Police corruption: a comparison between China and India

Author:George Chak man Lee
Position:Centre of Development Studies, Trinity College, University of Cambridge, Cambridge, UK
Pages:248-276
SUMMARY

Purpose There is no comparative research into the Chinese (PSB) police and the Indian police generally and none on police corruption in particular. This paper aims to show what police corruption and malpractices look like in China and India and offer up some suggestions as to why wide spread malpractices persists. Design/methodology/approach Horses’ mouth qualitative research is supported by primary public and police survey data. Findings... (see full summary)

 
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Police corruption: a comparison
between China and India
George Chak man Lee
Centre of Development Studies, Trinity College, University of Cambridge,
Cambridge, UK
Abstract
Purpose There is no comparative research into the Chinese (PSB) police and the Indian police generally
and none on police corruption in particular. This paper aims to show what police corruption and
malpractices look like in China and India and offer up some suggestions as to why wide spread
malpractices persists.
Design/methodology/approach Horsesmouth qualitative researchis supported by primary public
and police surveydata.
Findings There are many similaritiesin corruption tricks of the tradein both the countries, as well as in
the reasons for its persistence.However, petty police corruption is more pervasiveand less subtle in India. But
both the forces suffer from politicizationof policing, criminalization of politics, culture of tolerance towards
substantivejustice over procedural justice and master/servantattitude towards the public. In China, the police
have administrativepowers beyond criminal legislation, and Indian corruption is underscoredby the culture
of Jugaad.
Research limitations/implications This is largely a qualitative research, so the usual arguments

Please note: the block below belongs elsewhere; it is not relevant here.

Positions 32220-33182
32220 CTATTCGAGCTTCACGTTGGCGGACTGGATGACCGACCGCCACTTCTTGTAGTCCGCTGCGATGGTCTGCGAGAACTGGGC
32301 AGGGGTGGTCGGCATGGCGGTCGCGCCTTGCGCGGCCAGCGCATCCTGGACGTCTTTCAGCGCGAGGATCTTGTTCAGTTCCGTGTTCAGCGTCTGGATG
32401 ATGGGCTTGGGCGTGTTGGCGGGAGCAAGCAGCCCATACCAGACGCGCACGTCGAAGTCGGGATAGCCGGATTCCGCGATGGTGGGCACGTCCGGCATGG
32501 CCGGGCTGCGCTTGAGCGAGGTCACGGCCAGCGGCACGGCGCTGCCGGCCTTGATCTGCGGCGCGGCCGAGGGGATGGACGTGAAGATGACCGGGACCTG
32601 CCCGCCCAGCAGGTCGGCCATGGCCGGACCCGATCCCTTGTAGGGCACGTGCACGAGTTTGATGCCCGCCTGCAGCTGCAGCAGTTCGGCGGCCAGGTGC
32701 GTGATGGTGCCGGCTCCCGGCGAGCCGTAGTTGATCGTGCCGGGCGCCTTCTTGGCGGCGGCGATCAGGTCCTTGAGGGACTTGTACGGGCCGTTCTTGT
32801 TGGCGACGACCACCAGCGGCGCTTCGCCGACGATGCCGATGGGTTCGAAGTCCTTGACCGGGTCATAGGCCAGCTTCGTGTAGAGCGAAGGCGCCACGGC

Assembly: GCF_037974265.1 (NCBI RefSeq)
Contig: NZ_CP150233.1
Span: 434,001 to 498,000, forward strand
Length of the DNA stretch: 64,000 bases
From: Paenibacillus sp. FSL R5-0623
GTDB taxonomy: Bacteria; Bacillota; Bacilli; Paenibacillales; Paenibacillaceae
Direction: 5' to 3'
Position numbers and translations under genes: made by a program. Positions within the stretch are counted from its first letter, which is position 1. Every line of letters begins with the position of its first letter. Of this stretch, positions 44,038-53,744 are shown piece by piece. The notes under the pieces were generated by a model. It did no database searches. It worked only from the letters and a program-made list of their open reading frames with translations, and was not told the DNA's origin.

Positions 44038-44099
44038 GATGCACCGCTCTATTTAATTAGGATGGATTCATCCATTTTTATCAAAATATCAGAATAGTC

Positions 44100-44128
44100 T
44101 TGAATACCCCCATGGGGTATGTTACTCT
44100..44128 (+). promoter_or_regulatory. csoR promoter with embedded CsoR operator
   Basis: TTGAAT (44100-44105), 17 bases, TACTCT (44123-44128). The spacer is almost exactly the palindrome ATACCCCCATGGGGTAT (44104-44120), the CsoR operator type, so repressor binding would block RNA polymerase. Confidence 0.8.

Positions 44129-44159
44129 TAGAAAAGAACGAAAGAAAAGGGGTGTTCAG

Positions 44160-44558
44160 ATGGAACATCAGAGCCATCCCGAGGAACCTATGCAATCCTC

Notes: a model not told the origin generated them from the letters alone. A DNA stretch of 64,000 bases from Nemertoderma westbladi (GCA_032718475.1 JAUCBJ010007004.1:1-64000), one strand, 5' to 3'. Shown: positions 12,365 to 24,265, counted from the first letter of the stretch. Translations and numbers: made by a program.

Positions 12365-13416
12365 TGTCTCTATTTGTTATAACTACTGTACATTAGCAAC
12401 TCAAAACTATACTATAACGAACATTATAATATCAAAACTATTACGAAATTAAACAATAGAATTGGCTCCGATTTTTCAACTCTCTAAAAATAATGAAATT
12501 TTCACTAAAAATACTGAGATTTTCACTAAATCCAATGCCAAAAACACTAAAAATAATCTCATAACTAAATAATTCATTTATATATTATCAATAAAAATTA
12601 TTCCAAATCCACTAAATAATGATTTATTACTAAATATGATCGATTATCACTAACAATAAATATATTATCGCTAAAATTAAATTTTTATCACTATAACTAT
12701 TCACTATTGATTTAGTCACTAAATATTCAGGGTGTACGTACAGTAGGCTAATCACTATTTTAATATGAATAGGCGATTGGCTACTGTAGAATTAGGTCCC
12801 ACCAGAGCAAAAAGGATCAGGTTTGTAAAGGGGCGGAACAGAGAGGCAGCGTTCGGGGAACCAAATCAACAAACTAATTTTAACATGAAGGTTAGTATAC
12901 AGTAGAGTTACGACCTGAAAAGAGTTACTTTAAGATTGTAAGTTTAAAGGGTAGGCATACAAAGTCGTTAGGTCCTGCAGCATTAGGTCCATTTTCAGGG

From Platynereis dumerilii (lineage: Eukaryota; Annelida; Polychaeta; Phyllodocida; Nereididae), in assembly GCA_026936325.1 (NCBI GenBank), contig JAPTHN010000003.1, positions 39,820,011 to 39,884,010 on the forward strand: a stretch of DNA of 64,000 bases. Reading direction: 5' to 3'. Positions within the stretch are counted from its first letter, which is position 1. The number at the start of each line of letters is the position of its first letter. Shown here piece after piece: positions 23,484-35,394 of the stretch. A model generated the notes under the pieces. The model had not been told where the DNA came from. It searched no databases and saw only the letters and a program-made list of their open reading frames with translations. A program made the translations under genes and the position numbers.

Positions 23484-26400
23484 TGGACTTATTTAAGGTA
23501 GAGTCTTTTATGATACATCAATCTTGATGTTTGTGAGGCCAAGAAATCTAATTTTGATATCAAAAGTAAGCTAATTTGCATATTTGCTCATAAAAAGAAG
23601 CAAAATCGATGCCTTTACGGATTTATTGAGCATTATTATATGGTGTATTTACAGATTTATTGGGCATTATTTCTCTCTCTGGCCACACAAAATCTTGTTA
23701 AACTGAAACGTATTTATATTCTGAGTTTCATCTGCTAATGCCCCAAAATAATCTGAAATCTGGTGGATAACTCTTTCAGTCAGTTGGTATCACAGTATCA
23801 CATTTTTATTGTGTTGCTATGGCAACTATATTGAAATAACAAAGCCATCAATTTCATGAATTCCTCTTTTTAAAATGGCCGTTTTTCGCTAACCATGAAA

regarding limitations on its generalization applies. However, the insights in this article may provide some
understandingof this under-researched topic andmay stimulate further research in this eld.It may also offer
pointersto potential solutions for practitioners and policymakers.
Practical implications By providing data on what corruption looks like and why it persists,
policymakers can usethe ndings of this study to develop measures to address them. In sodoing they would
create a police service in India and China that is less prone to corruptionand misconduct, thereby increasing
public trustin these institutions.
Social implications Peace and security is a prerequisite condition for economic and social
modernization through the rule of law. Reform of the police is a critical success factor in this process.
Therefore, by reformi ng the police, India and Chi na stand a better chance of era dicating poverty and
reducing inequality.
Originality/value There is little in the way of research into theChinese Police and none into Chinese
police corruption. Thereis also no comparative study of the Chinese and Indian police generallyand none on
police corruptionin particular.
Keywords Chinese/Indian police, Comparative study India/China, Jugaad/guanxi, Police corruption,
Police misconduct/malpractices, Police trust
Paper type Research paper
1. Introduction
This paper aims to providea perspective on whether the Chinese and Indian police are up to
the task of modern policing. As a 17-yearBritish police veteran, my experience tells me that
whether and to what extent a police force is perceived to be corrupt is a key determinant of
public trust. The lack of public trust impairs police efciency and effectiveness including
tackling economic crime. This is because policing relies on cooperation and information
from victims, witnesses, the mediaand the general public. There are obviously other factors
(e.g. regime legitimacy, police efciency and effectiveness) that affect public trust, but the
JFC
25,2
248
Journalof Financial Crime
Vol.25 No. 2, 2018
pp. 248-276
© Emerald Publishing Limited
1359-0790
DOI 10.1108/JFC-10-2017-0096
The current issue and full text archive of this journal is available on Emerald Insight at: